As Harold and Annette Areno tell it, the vitality of the ecosystem of Louisiana’s Bayou d’Inde has literally disappeared before their eyes. Before industry came in, there were bull frogs and minnows, cypress and moss. As a child, Harold’s family lived off of the chickens, fish, hogs, and garden. But after decades of dumping, mercury, heavy metals, ethylene dichloride, and other toxins fill the water. It smells bad. The livestock are dead. And several people in Harold’s immediate family have died of cancers.

Strangers in Their Own Land: Anger and Mourning on the American Right (New Press, 2016, 288 pages)

But despite the toll they face, the Arenos stand firm in their support for politicians, including Gov. Bobby Jindal, who oppose regulating industry or enacting rules or laws to protect the environment. The question is why—and that’s what famed sociologist Arlie Russell Hochschild tries to understand in her new book, Strangers in Their Own Land: Anger and Mourning on the American Right. How can residents of such a polluted state take a dim, utterly rigid view of government regulation that aims to protect humans from corporate polluters?

Hochschild’s method is to listen, which she did over a five-year period, to pipe fitters, plant operators, telephone repairmen, building contractors, a gospel singer, and a pastor’s wife who refers to Rush Limbaugh as “my brave heart.” These are people who have struggled over decades to survive the indignities of a declining economy and environment. They are all staunch supporters of the Tea Party, a conservative political movement that arose in response to the election of Barack Obama.

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She learns a great deal about how they think. But her true quest is to understand how they feel. Through hundreds of hours of conversation and thousands of pages of transcripts, she unearths what she calls “deep stories”: narrative frameworks that encompass the “hopes, fears, pride, shame, resentment, and anxiety” of the people she interviews. 

What does she discover? Plenty. Scaling the empathy wall allows her to perceive an undeclared class war—but not the one liberals and progressives see, between the one percent and the 99 percent. This class war is between the middle class, the working class—and the poor. The federal government is on the wrong side of that war, providing help to the poorest while neglecting everyone else. The oil and gas industry—and business in general—offers jobs and hope, a way forward, leadership and wealth. The poor reject work and steal tax dollars, in the view of people Hochschild interviews; that makes them immoral. That’s why her subjects’ greatest scorn goes to the poor and their greatest respect goes to the people who pursue profit. People like Donald Trump.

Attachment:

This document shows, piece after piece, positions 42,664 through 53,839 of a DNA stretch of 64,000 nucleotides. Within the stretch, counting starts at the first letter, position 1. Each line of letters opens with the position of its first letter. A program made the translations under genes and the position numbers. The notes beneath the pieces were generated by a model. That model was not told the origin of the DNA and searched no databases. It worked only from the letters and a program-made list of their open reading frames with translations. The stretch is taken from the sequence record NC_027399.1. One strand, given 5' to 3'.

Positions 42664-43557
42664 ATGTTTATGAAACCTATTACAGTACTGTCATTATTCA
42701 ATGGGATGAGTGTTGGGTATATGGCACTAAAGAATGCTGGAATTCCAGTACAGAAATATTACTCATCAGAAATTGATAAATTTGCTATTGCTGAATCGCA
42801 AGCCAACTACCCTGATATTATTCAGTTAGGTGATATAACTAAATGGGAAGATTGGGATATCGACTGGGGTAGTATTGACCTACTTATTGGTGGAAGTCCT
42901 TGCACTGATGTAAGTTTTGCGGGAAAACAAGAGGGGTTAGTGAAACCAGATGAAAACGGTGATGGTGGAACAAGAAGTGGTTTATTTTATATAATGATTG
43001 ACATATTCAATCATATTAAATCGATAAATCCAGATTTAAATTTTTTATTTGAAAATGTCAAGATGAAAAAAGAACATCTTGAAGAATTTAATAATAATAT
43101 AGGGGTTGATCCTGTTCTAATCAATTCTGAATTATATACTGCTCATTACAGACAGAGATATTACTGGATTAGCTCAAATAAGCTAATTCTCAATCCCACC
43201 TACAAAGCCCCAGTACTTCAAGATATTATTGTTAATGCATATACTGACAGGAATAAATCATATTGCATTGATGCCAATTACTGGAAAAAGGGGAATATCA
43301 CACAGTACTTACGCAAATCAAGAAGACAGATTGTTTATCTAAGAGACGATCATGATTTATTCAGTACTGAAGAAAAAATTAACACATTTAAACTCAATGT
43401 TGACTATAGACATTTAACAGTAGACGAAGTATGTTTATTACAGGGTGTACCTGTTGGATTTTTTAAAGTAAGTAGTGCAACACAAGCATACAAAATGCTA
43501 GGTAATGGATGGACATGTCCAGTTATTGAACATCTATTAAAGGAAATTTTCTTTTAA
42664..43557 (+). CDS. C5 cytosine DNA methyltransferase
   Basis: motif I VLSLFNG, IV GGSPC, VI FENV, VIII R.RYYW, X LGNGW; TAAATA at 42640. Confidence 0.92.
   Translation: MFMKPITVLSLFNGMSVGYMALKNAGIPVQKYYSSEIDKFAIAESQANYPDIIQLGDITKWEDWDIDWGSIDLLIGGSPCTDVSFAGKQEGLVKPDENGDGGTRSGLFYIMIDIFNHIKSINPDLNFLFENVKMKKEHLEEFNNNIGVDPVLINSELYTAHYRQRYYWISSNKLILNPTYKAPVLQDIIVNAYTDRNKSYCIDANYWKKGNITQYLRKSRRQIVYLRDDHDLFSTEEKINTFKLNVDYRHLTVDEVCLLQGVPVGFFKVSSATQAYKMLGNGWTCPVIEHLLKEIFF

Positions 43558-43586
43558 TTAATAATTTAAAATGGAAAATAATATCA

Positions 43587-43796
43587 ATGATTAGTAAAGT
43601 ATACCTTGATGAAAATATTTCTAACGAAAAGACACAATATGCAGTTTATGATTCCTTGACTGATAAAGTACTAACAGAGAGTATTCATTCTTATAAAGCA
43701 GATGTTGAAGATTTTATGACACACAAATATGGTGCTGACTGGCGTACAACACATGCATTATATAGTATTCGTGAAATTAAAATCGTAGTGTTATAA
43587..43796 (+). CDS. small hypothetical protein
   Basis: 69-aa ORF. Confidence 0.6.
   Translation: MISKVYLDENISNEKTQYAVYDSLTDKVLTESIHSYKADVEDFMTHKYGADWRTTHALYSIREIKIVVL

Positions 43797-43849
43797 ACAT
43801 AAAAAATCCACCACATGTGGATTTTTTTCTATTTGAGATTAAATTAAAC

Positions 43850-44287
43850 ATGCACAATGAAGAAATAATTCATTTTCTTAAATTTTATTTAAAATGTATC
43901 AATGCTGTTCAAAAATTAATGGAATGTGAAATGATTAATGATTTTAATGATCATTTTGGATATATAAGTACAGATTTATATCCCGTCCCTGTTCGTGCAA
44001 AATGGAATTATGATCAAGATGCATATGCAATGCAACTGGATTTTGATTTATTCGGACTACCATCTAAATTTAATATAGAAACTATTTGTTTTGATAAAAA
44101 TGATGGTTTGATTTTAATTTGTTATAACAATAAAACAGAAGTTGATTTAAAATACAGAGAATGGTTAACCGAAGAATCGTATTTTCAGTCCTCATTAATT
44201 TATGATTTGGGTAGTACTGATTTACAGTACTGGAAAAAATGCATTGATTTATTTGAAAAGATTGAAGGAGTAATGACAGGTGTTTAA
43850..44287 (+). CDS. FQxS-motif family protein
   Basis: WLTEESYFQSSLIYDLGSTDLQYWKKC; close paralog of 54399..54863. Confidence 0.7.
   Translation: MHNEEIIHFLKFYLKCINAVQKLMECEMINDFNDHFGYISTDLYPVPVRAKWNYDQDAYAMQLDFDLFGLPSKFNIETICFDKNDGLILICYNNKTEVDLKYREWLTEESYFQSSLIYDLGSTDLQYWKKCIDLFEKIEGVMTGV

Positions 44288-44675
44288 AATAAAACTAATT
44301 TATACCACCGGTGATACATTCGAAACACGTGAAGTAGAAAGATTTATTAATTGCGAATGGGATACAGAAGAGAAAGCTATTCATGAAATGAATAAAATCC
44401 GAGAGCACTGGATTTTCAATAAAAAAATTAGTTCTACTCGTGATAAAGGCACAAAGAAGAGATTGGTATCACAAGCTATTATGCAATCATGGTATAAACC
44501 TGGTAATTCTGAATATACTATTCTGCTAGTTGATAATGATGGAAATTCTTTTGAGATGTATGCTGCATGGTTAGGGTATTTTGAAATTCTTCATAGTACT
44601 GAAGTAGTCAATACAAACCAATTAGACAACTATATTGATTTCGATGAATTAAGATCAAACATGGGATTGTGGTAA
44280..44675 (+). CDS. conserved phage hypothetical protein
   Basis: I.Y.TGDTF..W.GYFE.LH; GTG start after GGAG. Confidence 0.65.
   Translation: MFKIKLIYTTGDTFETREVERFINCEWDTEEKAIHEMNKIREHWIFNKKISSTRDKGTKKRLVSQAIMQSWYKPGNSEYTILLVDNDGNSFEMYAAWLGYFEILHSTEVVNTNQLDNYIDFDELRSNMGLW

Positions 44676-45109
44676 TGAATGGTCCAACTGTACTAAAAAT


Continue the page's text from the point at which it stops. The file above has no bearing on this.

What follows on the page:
I don’t think of myself as someone who dehumanizes people, but I found, in reading this book, that I do, by not seeing our fellow “strangers in their own land” as whole people. I found empathizing with them to be challenging, even when I pretended they were my relatives. But coming to grips with their feelings is far more interesting and gratifying than I anticipated. Strangers in Their Own Land opened up fresh space in my brain and in my heart.

Envy and resentment

Many of the themes Hochschild extracts, synthesizes, and lays plain come as no surprise. Contempt for the federal government is extreme and runs deep. “The government has gone rogue, corrupt, malicious, and ugly,” says Janice Areno, a relative of Harold and Annette. “It can’t help anybody.”

But the sentiment here is neither abstract nor simply parroted from Fox News. It’s based on lived experience. In Louisiana and elsewhere, leaders at all levels and in all branches of government have repeatedly failed to protect residents from the harms of industry. Enforcing rules upon poor people is easier than getting corporations to follow the law, and the hypocrisy grates. As Harold says:

The state always seems to come down on the little guy…Take this bayou. If your motorboat leaks a little gas into the water, the warden’ll write you up. But if companies leak thousands of gallons of it and kill all the life here? The state lets them go.

This leads to deep-seated suspicion and disdain for public-sector employees.